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Romney aide disputes David Axelrod's account of 2012 concession

Mitt Romney's personal aide during the 2012 campaign is disputing a story by President Obama's top political strategist that Romney implied Mr. Obama won the election by getting out the black vote across the country.

According to the New York Daily News, Mr. Obama's campaign strategist, David Axelrod, wrote in a new memoir that when the president hung up the phone - "unsmiling...and slightly irritated" - he relayed to his advisers what the 2012 GOP nominee said during his concession call.

"'You really did a great job of getting the vote out in places like Cleveland and Milwaukee,' in other words, black people,'"Mr. Obama said, paraphrasing Romney, according to the book. "That's what he thinks this was all about."

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President Obama talks with GOP nominee Mitt Romney on the phone at the Fairmont Chicago Millennium Park in Chicago, Illinois, Nov. 6, 2012 in this White House handout photo. Official White House Photo by Pete Souza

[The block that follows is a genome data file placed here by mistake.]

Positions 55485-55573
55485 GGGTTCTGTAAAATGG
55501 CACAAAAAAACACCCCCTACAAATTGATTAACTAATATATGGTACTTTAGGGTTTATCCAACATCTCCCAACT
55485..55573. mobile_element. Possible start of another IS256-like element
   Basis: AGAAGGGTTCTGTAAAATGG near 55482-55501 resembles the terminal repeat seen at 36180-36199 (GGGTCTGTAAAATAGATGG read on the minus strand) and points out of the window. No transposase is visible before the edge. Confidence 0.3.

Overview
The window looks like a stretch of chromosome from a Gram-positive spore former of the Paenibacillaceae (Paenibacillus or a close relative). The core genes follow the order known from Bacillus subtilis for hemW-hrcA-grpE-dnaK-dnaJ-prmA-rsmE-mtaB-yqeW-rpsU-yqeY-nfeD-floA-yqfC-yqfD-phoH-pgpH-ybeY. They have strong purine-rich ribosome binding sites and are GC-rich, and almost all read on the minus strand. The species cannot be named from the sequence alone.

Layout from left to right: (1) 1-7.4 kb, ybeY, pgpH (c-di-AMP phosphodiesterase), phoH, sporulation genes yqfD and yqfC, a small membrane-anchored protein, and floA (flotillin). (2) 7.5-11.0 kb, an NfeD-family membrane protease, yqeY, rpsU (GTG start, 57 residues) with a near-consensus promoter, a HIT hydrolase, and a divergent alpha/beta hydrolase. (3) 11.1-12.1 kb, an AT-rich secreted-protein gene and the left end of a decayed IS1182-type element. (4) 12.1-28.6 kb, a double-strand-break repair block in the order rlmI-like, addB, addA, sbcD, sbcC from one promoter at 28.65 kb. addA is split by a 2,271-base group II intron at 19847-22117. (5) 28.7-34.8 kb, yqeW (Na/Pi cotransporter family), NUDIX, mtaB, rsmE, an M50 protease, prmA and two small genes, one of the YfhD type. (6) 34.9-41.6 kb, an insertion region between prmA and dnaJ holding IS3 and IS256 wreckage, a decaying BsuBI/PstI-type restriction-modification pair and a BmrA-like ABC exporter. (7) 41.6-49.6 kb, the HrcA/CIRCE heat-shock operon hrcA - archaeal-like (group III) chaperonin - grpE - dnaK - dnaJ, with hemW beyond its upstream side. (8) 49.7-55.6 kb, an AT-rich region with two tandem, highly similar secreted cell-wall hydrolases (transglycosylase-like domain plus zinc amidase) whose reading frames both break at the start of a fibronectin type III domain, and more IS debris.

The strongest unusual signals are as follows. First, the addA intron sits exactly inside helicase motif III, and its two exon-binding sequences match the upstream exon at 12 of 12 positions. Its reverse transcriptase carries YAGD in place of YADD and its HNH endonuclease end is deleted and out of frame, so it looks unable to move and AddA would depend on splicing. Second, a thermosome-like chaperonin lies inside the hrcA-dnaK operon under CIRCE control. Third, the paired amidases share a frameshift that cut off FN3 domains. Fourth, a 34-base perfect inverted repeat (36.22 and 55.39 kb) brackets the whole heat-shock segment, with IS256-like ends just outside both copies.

But Garrett Jackson, who was Romney's personal aide during the campaign, told CBS News that account is a "lie" and "ridiculous."

Jackson said Romney told Mr. Obama, "Mr. President, I want to congratulate you and your team on a hard-fought race and your victory...There are a lot of tough issues facing the country...and I hope you tackle those tough issues."

That last line is the one Jackson said may have rubbed the president the wrong way. But he said the call was short, contained no specifics about Cleveland, Milwaukee, or any other city- or county-level results. "I know for a fact" that Romney didn't have that level of detail about the election returns, Jackson said.

Romney also said, "I'm happy to help in any way," and "Ann and I will pray for you daily; you have a tough job ahead," according to Jackson.

He also told CBS News that neither Romney nor Obama were on speakerphone, so staff for neither man knows exactly what has said. Photos from that night show that to be the case.

"I just hope this lie is the work of David Axelrod and not the president. It's ridiculous. I was very disappointed they would make that up," Jackson said.

CBS News Senior Political Editor Steve Chaggaris contributed to this story.

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